The Perseid meteor shower promises about 70 shooting stars an hour this year and peaks on Aug. 11-12. / Christophe Lehenaff/Getty Images/Photononstop RM
Summertime, and the shooting stars are easy. Just pack a lawn chair and save yourself a few hours long past bedtime for the watch party.
Here comes the Perseid meteor shower, which promises about 70 shooting stars an hour this year and peaks on Aug. 11-12. Appearing every August, the meteors take their name from their apparent origin in the constellation Perseus, the hero of ancient Greek myth born from a shower of heavenly gold.
“The Perseids are the good ones,” says meteorite expert Bill Cooke of NASA’s Marshall Space Flight Center in Huntsville, Ala. Known for producing fireballs that might streak across a third of the sky, the Perseids owe their brilliance to the speed — nearly 134,000 mph — with which they smack into the upper atmosphere. “It’s also because of the size of the meteors,” Cooke says — dust grains about one-fifth of an inch across that burn nicely as they zip overhead.
Those dust grains come courtesy of Comet Swift-Tuttle, which circles the sun once every 133 years and leaves behind a debris trail. (Comets are basically dirty snowballs that develop tails when they approach the sun and start to melt. Different ones are responsible for other regular meteor showers, such as April’s Lyrids brought by Comet C/1861 G1 Thatcher, and November’s Leonids brought by Comet 55P/Tempel-Tuttle).
You will have to stay up late to see the Perseids at their peak; the best viewing comes from midnight to dawn, particularly after the half-full moon sets at 1 a.m. on Aug. 12, says Astronomy magazine’s Michael Bakich. But they should appear nights in the week before and after the peak, as well.
“Get out of the city and the lights to give yourself a chance to see them,” he says. The rule of thumb is that you should be able to see all the stars of the Big Dipper — seven stars if you are counting — to give yourself enough darkness to catch the shooting stars. And give your eyes an hour to adjust.
“There will be a dozen ‘ooh’ moments in that hour,” Bakich says. “Ones when everyone will say, ‘Did you see that?’”
Although the shooting stars seem to come from the constellation Perseus, don’t look there to see them, Bakich advises. Instead, look about one-third of the sky down and away from the constellation to spot meteors streaking across the sky. “That makes them easier to pick out,” he says.
While you are enjoying the sky show, satellite operators are buttoning up spacecraft to protect them from the onslaught of comet dust, says Cooke, who prepares meteor shower forecasts each year for space businesses. The Hubble Space Telescope might point the opening to its mirrors away from the direction of the shooting stars, for example, and other satellites might turn antennas away from the shower.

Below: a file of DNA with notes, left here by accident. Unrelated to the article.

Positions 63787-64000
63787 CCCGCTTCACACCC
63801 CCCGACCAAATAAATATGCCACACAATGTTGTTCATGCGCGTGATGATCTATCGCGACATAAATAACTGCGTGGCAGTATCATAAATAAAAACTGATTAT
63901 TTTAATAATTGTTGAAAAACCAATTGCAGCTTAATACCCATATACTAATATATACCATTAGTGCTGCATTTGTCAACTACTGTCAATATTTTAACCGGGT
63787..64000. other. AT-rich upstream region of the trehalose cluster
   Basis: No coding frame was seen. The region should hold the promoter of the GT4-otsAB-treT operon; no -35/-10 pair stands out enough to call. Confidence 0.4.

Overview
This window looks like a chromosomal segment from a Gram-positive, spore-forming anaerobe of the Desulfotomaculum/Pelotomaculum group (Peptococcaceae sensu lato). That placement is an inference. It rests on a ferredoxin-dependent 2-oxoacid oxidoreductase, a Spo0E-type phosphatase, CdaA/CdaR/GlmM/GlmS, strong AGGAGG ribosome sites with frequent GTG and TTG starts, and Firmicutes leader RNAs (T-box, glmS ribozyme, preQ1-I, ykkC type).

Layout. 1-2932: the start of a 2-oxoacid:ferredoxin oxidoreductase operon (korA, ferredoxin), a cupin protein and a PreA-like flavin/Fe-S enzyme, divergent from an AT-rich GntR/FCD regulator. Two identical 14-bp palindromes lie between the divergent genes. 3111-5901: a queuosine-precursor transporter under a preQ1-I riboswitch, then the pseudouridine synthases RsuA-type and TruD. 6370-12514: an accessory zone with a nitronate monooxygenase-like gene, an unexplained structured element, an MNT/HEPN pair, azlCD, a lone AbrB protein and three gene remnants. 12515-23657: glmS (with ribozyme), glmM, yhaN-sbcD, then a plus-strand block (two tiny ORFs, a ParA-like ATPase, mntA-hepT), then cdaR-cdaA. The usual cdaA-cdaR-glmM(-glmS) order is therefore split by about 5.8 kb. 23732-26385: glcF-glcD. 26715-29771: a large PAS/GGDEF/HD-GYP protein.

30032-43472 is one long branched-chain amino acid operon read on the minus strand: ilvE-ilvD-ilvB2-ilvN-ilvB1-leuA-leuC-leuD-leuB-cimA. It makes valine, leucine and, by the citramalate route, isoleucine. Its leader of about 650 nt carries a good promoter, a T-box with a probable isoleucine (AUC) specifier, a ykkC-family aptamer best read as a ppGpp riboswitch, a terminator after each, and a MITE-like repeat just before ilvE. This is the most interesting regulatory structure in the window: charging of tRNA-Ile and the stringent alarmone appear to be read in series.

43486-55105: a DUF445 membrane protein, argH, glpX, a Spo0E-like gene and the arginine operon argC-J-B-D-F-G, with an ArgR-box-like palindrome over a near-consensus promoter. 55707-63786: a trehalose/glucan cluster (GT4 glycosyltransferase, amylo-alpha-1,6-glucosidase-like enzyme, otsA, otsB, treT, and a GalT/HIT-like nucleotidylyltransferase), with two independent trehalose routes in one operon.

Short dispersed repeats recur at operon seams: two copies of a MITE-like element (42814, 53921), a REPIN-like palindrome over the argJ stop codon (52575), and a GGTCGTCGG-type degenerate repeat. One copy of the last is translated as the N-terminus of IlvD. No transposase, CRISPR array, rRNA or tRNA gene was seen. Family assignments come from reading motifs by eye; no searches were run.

All of the comet-inspired skywatching this summer is a warm-up for the big sky show later this year, the approach of Comet ISON, which will come within 700,000 miles of the sun. That’s 124 times closer than Earth approaches. The comet may blaze into view as the “Comet of the Century” (as one NASA news release put it) after its closest approach to the sun Nov. 28.
“I think it will be spectacular,” Bakich says. The comet comes from a family of space snowballs known for the brightness of their tails, he adds, and its orbit suggests it may be fresh from the comet belt, with more material to burn as it passes by the sun. The closest it will come to Earth is a comfortable 40 million miles away in December on its way back.
“We might even be able to see it in daylight,” Bakich says. If so, the comet will be visible for months and pass right over the North Pole, making it a viewing treat for the Northern Hemisphere for much of the winter.
Other folks aren’t so certain the comet will be that bright, even after its grazing pass by the sun.
“That event is likely to make it sprout a long tail that will show pretty well in the first two weeks of December as the comet climbs the dark eastern sky before dawn,” says Sky & Telescope senior editor Alan MacRobert. “Set your alarm clock.”
Cooke believes the comet will break up when it gets close to the sun, disappointing everyone who hopes for a sky show. He points to 1973’s Comet Kohoutek, another would-be Comet of the Century that partly broke up on approach to the sun and failed to impress. “It didn’t even come as close to the sun as Comet ISON will and it broke up,” he says.
Instead, Cooke is putting his money on the Perseids for the year’s best skywatching. NASA will publish a Web chat of his observations of the meteor shower at nasa.gov/topics/solarsystem/features/ watchtheskies for anyone who wants an expert opinion.
Says Cooke, “All you need is to lie flat on your back, and the reward is meteors.”